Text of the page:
Russian jets probing NATO airspace and supersized war drills are spilling Kremlin military secrets and scaring European nations into stiffening their armed forces.
The alliance said by late October it intercepted more than 100 Russian planes this year, more than three times the number in 2013. A report by the European Leadership Network, a London security research group, termed the incidents a highly disturbing picture of violations of national airspace, emergency scrambles and narrowly avoided mid-air collisions.
Yet there are benefits for the North Atlantic Treaty Organization.
Clearly, every time we come into contact with Russian forces and every time we see their tactics and how they deploy, we do learn about them, U.S. Air Force General Philip Breedlove, the 28-member NATOs top military commander, said in Tallinn on Nov. 19. They are just happening more often and occasionally, the size of the activities is larger.
A worsening standoff is pitting Europe and the U.S. against Russia over Ukraine in the biggest crisis since the Cold Wars end 25 years ago. Even German Foreign Minister Frank-Walter Steinmeier — a persistent proponent of dialog — said on Nov. 18 after shuttle diplomacy in Kiev and Moscow, that he sees little reason for optimism.
The rapid mobilization of 20,000 to 40,000 Russian troops at the Ukrainian border scared the hell out of NATO, Karl-Heinz Kamp, academic director at the German governments Federal Academy for Security Policy in Berlin, said by phone.
Russian President Vladimir Putin said the U.S. wants not to humiliate, but to subjugate Russia, in remarks at a Nov. 18 meeting of his Peoples Front party supporters in Moscow.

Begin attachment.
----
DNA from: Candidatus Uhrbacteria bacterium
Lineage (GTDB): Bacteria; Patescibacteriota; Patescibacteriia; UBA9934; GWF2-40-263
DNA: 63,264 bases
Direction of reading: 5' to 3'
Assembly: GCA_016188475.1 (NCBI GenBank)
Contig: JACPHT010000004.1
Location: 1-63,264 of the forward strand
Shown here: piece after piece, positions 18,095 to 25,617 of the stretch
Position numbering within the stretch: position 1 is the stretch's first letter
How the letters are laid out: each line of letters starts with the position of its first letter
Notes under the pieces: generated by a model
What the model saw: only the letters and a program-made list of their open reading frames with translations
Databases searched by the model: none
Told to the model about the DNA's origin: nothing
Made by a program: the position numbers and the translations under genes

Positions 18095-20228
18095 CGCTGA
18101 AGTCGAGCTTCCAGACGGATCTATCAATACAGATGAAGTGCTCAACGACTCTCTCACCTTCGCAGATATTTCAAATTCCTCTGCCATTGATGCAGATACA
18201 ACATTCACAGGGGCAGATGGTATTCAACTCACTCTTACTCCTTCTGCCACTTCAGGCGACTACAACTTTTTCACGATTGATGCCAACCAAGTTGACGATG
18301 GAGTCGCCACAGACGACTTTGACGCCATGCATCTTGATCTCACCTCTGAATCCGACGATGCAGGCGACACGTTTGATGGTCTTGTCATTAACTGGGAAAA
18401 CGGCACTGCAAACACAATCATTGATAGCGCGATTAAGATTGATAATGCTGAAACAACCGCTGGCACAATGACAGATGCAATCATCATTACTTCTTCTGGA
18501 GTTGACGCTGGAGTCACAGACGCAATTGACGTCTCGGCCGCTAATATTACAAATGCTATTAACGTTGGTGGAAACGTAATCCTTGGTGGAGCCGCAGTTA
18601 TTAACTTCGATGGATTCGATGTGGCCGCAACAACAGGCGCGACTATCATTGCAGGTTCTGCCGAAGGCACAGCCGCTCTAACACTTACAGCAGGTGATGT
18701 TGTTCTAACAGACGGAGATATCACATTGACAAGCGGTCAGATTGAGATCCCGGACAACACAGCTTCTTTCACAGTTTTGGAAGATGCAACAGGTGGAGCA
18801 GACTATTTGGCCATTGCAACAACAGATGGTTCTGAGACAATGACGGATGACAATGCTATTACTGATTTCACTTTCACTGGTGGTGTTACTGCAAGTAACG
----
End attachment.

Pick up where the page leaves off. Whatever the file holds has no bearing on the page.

We had such brilliant politicians like Nikita Khrushchev, who hammered the desk with his shoe at the United Nations, Putin said in an Oct. 24 speech. And the whole world, primarily the United States, and NATO thought: this Nikita is best left alone, he might just go and fire a missile.
Monitoring drills and Russian aircraft flying along NATO or Finnish and Swedish airspace is yielding intelligence on command and control, communications and tactics, said Lukasz Kulesa, research director of the ELN in London and former deputy head of Polands National Security Bureau that advises the Polish president. Non-NATO members Finland and Sweden upgraded their alliance ties in September.
A Russian mission that sent planes on the same day to the Baltic, the North Sea and the Black Sea tells us what Russian capabilities have become, Kulesa said by phone. It gives us a much better understanding of Russian readiness and their ability to perform more complex deployments.
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Russia's War Games Spill Secrets, Stiffen NATO Resolve